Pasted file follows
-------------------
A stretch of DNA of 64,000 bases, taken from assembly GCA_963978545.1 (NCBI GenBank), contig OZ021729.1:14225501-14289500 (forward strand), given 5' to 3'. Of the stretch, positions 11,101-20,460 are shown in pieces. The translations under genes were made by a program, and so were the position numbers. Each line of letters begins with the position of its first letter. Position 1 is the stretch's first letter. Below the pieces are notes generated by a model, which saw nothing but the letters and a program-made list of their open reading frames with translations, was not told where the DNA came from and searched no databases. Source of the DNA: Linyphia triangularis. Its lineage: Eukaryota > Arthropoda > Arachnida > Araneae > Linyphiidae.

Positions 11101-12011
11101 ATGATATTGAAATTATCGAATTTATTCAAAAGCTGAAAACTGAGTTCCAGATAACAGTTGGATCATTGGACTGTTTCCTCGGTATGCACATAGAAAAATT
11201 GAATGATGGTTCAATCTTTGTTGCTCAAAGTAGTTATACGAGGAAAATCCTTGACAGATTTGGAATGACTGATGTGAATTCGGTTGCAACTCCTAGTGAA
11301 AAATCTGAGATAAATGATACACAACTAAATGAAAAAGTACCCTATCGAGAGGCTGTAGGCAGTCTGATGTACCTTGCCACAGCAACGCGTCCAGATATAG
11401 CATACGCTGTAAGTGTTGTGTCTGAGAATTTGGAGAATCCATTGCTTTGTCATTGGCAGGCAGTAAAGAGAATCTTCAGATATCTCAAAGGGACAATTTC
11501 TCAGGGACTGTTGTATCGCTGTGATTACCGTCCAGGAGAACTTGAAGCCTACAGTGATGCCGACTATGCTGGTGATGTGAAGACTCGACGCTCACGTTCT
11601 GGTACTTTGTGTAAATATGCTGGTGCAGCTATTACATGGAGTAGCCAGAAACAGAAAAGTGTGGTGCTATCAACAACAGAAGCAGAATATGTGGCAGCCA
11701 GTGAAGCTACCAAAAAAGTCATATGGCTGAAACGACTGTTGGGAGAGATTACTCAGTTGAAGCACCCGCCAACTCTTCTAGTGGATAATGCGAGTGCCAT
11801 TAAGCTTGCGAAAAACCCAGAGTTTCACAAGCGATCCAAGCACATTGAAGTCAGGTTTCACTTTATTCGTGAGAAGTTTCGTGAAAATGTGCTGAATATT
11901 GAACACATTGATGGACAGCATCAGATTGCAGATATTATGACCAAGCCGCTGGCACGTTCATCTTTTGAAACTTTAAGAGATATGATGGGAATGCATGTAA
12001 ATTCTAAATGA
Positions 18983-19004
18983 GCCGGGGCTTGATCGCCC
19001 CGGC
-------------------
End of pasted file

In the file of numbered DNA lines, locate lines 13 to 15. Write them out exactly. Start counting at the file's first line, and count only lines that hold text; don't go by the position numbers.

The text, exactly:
Positions 18983-19004
18983 GCCGGGGCTTGATCGCCC
19001 CGGC